Is New York City alarmed over the prospect of the NFL Jets following the Giants over the river to New Jersey? Alarmed enough that Mayor Abe Beame Called top officials of the baseball Mets, cause of the Jets' anxiety to get out from under their Shea Stadium thumb, into extended meetings yesterday at city hall and last night at Gracie Mansion, the mayor's residence.
Not only Mets board chairman M. Donald Grant did Beame summon but the team's principal owner, who the major insisted cut short a Florida vacation to discuss the crisis with him and Leon Hess, president of the Mets since the death of Joan Whitney Payson? Why, (Mrs.) Lorinda de Roulet. Who didn't know that?
The Mets' contract to use the city-owned stadium has let them dictate a ban on football there each year until baseball season, is over, for fear of damage to the field. That has kept the Jets from any home exhibitious and made them play their first half-dozen regular-season games away. When the Jets offered to lend the city the money to put in an artificial surface, the Mets balked.
How much of a blow is it to the city if it loses its last pro football team? Rep. Leo C. Zefereti (D. N. Y.) said yesterday he will seek a congressional hearing into the impact. . .
Look who else is coming to New Hersey: the Cleveland Indians' Eastern League Class AA farm club, from Williamsport, Pa., to Jersey City. The Jersey Indians will play in 12,000-seat Roosevelt Stadium and how'e that for gall, bucking the Yankees and Mets with the Garden State's first minor-league club in 16 years. Onetime Senator catcher John Orsino, an old jersey hand as eight-year coach at Fairleigh Dickinson, will manage the team . . .
Baseball has entered its second interleague trading period of the winter, lasting through March 15, so be prepared for more shuffles to boost scorecard sales - indeed, "You can't tell the players without, etc." . . . . Also watch for changes in the majors' umpiring setup. American League president Lee MacPhail reports negotiations on a fresh labor agreement for the men in blue (NL) and red (AL) are stalmated from their current salary that averages "about $22,000" and said he envisions that when the new contract is settled some of them will be elevated to the $50,000 neighborhood. The American League, which has pushed for interleague play, is also pushed for interleague play, is also pushing for merger of the NL and AL umpires into one pool; but the National League owners on interleague seheduling, "both staffs are against it," MacPhail allowed. "Each feels it has its identity." One more thing - MacPhail says AL owners are saying that because of expansion, if the umpires do win substantial raises, crews should be reduced from four men to three. "With only three unpires they have to run a little and are less likely to get complacent," said MacPhail . . .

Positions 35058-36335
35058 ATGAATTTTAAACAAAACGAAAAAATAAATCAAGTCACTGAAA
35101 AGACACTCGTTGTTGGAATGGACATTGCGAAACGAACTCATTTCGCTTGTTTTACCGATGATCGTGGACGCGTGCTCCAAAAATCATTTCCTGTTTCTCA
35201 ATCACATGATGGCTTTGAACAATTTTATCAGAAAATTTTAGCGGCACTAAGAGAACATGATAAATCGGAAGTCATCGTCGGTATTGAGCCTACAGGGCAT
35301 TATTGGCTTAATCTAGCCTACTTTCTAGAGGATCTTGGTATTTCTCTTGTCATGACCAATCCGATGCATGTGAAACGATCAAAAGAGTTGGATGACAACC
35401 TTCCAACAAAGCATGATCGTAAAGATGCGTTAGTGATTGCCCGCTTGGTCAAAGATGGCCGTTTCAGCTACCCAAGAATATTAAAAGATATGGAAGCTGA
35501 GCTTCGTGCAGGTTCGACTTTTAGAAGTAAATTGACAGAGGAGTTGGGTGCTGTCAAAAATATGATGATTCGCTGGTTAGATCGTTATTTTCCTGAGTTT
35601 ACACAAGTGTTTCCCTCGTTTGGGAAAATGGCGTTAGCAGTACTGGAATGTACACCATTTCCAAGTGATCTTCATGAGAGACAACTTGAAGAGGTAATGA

The Washington Post's offensive player of the high school year, Matt Weathers of Fort Hunt, has decided after hearing out herds of recruiters - today is binding letter-of-intent day - to carry the ball for Illinois. Last all-Met offensive player of the year to become an Illinois, McKinley's Lonnie Perrin, did all right by the orange and blue, a standout both athletically and academically on his way to the NFL Denver Broncos . . . Maryland has landed the No. 2 quarterback on The Post all-met - Bob Milkovich, 6,3, 210, from Wooton High in Rockville. He threw for 17 and ran for 17 touchdowns the past two years, captained both football and basketball, and is still 17 years old . . . Another Terp signee is linebacker Todd Benson of Atloona, Pa., whose brother Brad played at Penn State . . . Notre Dame athletic director Moose Krause said the Irish and Ohio State were all set to renew football relations for the first time since 1936, only to have Woody Hayes, who has been forever opposed, veto it "as long as he was at Ohio State," to quote Krause. Now there's no way they can get together on schedules before 1990 - and who's to say Hayes won't still be at OSU then? . . . Just about the time Krause was remarking on that, Notre Dame was perhaps raising Hayes' dander higher by announcing it had signed the Ohio high school player of the year, quarterback Tim Koegel, 6-4, 190, from Cincinnati Moeller High. His brother Vic starred at lineback for Ohio State, yet.